Springboks' victory presents challenge to the country's leadership
There are differing views about the significance of the Springbok's Rugby World Cup victory. This is to be expected in a plural society where there are varying opinions about the state of the nation.
That the victory has buoyed the spirits of many with optimism and inspired people to reflect more positively than usual on what it means to be South African is a fact that cannot be denied.
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Moments like these are important for any society, but more so for a young democracy still grappling with making the complete transition from a divided past to a united present and future.
Given the country's serious structural problems, moments of widespread confidence in SA Inc. are few and far between.
As such, this moment presents a challenge to the country's leadership, both in the public and private spheres, to deliver on the promise of an inclusive society.
It is patriotic to support a national team that competes on the world stage and to congratulate it and celebrate when it does well.
This is one of the few occasions when even politicians of different political colours sing harmoniously from the same sheet music.
The script didn't quite go that way this time around, as one Mbuyiseni Ndlozi took to Twitter to highlight that the Springbok victory should not distract from the real fact of a society out of step with each other.
Rallying behind a sports team produces a superficial form of societal cohesion. But wise leaders know how to extract deeper impressions from such moments.
Nelson Mandela demonstrated this in 1995. The Springbok victory then blew steam into his reconciliatory nation-building campaign of the fairly new nickname of Rainbow Nation. The Springboks have once again united South Africans for a moment. It is now up to President Cyril Ramaphosa and the sixth administration to give this victory substance.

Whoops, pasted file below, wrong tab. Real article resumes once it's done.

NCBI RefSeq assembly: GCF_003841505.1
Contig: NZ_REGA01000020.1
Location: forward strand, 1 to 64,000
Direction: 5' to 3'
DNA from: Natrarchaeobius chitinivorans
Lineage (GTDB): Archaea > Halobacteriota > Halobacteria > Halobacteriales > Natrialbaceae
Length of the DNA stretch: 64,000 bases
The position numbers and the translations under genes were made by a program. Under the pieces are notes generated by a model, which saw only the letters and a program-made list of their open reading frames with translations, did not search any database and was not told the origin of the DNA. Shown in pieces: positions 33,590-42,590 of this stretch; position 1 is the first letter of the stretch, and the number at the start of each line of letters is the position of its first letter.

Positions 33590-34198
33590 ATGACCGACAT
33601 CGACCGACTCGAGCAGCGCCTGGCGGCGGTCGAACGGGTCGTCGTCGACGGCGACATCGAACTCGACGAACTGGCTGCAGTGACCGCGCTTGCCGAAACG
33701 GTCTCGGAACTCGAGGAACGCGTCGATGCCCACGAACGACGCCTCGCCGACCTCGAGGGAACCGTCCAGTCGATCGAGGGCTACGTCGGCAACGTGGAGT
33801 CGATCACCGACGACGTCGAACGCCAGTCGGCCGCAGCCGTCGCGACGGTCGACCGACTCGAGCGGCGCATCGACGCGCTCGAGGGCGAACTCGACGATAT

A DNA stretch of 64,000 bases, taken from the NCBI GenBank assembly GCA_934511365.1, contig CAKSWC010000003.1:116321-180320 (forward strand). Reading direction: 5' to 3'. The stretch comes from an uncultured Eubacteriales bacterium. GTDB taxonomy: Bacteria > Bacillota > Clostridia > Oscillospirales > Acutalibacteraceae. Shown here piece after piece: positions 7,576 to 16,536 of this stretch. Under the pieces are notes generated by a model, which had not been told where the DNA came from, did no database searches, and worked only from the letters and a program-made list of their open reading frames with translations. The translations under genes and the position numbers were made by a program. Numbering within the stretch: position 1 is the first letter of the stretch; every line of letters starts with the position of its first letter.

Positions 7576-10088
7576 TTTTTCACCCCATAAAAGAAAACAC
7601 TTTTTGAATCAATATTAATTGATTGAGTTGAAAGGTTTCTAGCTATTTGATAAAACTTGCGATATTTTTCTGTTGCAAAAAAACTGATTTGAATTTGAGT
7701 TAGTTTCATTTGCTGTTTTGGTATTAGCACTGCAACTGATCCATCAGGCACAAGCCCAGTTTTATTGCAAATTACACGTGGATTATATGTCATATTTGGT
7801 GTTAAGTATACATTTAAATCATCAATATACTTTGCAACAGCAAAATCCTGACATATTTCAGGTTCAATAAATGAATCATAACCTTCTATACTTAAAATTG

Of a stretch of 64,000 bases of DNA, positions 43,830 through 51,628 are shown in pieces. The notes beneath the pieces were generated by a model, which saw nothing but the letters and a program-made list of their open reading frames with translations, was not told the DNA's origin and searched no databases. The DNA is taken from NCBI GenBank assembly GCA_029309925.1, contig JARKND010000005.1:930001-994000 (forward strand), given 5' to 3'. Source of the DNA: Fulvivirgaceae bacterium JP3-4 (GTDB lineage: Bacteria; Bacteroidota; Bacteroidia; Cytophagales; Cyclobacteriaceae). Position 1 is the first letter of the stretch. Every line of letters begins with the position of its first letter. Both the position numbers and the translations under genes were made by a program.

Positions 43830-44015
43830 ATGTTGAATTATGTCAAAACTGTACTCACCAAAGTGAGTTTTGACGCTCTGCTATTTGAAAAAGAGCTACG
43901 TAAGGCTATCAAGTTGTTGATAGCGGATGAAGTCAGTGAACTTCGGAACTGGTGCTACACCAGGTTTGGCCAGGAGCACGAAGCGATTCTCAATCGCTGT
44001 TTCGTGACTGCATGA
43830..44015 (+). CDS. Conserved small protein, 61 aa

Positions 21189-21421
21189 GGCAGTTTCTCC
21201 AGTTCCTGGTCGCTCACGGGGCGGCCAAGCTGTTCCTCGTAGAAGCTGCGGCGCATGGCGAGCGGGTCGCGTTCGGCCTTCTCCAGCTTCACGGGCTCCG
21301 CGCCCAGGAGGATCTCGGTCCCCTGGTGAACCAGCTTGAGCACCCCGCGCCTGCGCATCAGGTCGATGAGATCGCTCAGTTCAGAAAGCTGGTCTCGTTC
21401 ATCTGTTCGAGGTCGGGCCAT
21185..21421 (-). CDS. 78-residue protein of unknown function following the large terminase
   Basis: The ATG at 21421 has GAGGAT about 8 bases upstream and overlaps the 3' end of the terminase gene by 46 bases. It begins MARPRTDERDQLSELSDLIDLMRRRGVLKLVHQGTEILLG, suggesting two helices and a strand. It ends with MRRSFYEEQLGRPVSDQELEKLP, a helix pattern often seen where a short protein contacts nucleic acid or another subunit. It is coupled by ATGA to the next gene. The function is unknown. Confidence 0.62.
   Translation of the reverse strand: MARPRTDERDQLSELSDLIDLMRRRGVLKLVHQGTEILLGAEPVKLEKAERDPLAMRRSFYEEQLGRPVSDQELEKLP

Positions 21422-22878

Since the Mandela days, there have been mixed messages about the meaning of South Africanness.
As part of efforts to highlight the virtues of SA society since 1994, the two leading political parties - the ANC and the DA - are at pains to highlight that SA is becoming a country of equal opportunity.
This analysis is competing with the closely cherished feeling that things are becoming worse for Afrikaners and Africans.
Worse for Afrikaners because they feel they are being unfairly targeted by redress. Worse for Africans because they remain largely excluded from the social and economic dividends of freedom.
Some whites and Afrikaners see the need and value of redress but not all. Only a few Africans have benefited fully from the prospects of social mobility. The fact of constitutionally established legal and political equality is not as persuasive enough as it was in the earlier days of democracy to establish social cohesion.
The Twitter spat over the meaning of the Springbok victory is a microcosm of the weakening appeal of unity in diversity when the country remains polarised in attitude and lived experiences.
The sixth administration can only succeed to move society beyond this racial binary by comprehensive and convincing changes that can lead to social mobility for the majority of citizens.
Education and health need to start working for all. Redress and redistribution need to start prioritising the majority and not just the elite. Access to markets and opportunity needs to stop favouring existing beneficiaries. That requires decisive and visionary leadership.
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